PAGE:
The Roberts Court Sides With Corporations And CEOs Over Average Citizens
The Supreme Court’s final decisions of the term came today, and in the now established tradition of the Roberts Court, they strike another blow to working Americans. In Harris v. Quinn, the five conservative justices undermined public sector unions by barring homecare workers in Illinois from collecting fair share fees to ensure that everyone shares in the cost of bargaining. And in the closely watched Hobby Lobby case, the same five male justices gave unprecedented power to for-profit employers to make health care decisions for their female employees.
Both rulings were handed down from a split court along ideological lines. The majority opinions for both were authored by Justice Samuel Alito, who is considered to be the most business-friendly justice ever; number two is his colleague, Chief Justice John Roberts.
Here’s a little chart that demonstrates how business interests are racking up the Supreme Court wins in the Roberts Court more than ever before:
Let’s go through each case where the court chose to trample on the rights of the people at the expense of the powerful:
Harris v. Quinn
Public sector unions bargain on behalf of all of their workers — even if a particular worker does not belong to the union. Typically, non-members pay a fair share fee to ensure all employees, regardless of whether they are members of the union, receive the collectively bargained-for benefits. In Harris v. Quinn, the Roberts court ruled 5-4 that some Illinois home-care workers who did not want to join the union but still saw their wages rise thanks to collective bargaining are exempt from having to pay those fees. The decision weakens the ability for public sector unions to bargain on behalf of their workers. When staffing and safety decisions are taken out of the hands of the first responders that know them best and put into the hands of politicians and corporate CEOs, that makes us all less safe.
The court did not go as far as to entirely agree with the anti-union plaintiffs; the plaintiffs sought to essentially end unions as we know them by arguing that it is unconstitutional to require any non-union members to pay to reimburse unions that bargain on their behalf. By contradicting previous rulings and acting in an activist manner, however, the court left the door open to future rulings that further weaken unions, hurt middle class workers and put more power in the hands of corporations and CEOs.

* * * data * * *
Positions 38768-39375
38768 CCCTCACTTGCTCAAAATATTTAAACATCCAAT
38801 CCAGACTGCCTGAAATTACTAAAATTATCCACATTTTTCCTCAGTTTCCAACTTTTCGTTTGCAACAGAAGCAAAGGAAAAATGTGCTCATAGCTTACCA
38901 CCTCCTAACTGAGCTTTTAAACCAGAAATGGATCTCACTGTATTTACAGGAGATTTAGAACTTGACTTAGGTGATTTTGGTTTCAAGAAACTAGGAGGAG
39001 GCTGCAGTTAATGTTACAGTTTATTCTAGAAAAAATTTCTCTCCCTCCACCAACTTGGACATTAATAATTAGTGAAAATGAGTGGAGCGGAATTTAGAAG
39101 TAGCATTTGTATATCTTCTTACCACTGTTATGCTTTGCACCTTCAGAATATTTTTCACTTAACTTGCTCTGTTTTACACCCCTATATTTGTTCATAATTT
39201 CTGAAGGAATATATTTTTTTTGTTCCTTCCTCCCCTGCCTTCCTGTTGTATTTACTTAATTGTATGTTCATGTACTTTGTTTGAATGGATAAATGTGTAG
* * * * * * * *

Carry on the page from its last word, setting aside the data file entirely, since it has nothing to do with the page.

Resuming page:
That makes it more important than ever for working Americans to stand up like they have at fast-food strikes around the country and negotiate for the rights, freedom and dignity they deserve. A single court ruling doesn’t negate our obligation to keep fighting to restore the American middle class.
Burwell v. Hobby Lobby
Bosses should not be able to interfere with a woman’s access to affordable birth control. Period. But today, five men sitting on the Supreme Court decided that they do. The majority ruled 5-4 that owners of for-profit, secular businesses who have religious objections to birth control may defy federal rules requiring that they include contraceptive care in their employees’ health plans because it violates the employer’s religious liberty rights.
The decision is an example of judicial activism that benefits corporations at its worst. Think Progress Justice Editor Ian Millhiser explains:
For many years, the Supreme Court struck a careful balance between protecting religious liberty and maintaining the rule of law in a pluralistic society. Religious people enjoy a robust right to practice their own faith and to act according to the dictates of their own conscience, but they could not wield religious liberty claims as a sword to cut away the legal rights of others. This was especially true in the business context. As the Supreme Court held in United States v. Lee, “[w]hen followers of a particular sect enter into commercial activity as a matter of choice, the limits they accept on their own conduct as a matter of conscience and faith are not to be superimposed on the statutory schemes which are binding on others in that activity.”
With Monday’s decision in Burwell v. Hobby Lobby, however, this careful balance has been upended. …The rights of the employer now trump the rights of the employee.
Let us clarify: Religious liberty is the right to practice religion as you wish and the freedom to not have religion imposed on you by others, especially corporations.
The reality of the decision is that while it was celebrated on the right as protecting people of faith, it actually hurts them: a substantial majority of almost every major U.S. Christian group support the idea that corporations like Hobby Lobby should be required to provide employees with healthcare plans that cover contraception and birth control at no cost. Moreover, Julia K. Stronks, an evangelical Christian and political science professor at Whitworth University, points out the irony that “although the owners of these for-profit corporations oppose the contraceptive requirement because of their pro-life religious beliefs, the requirement they oppose will dramatically reduce abortions.”
There is no doubting the slippery slope of the Hobby Lobby case when it comes to businesses using religious liberty to deny any number of rights to individuals. We must being to work now to re-establish a meaningful and appropriate religious liberty in America.
BOTTOM LINE: Today’s Supreme Court rulings from five conservative justices use judicial activism to benefit corporations and CEOs while hurting workers and women. The Roberts Court’s friendliness to corporate interests and the powerful at the expense of regular Americans is continues to be unprecedented, and it continues to be critical that progressives use every available avenue to fight back.
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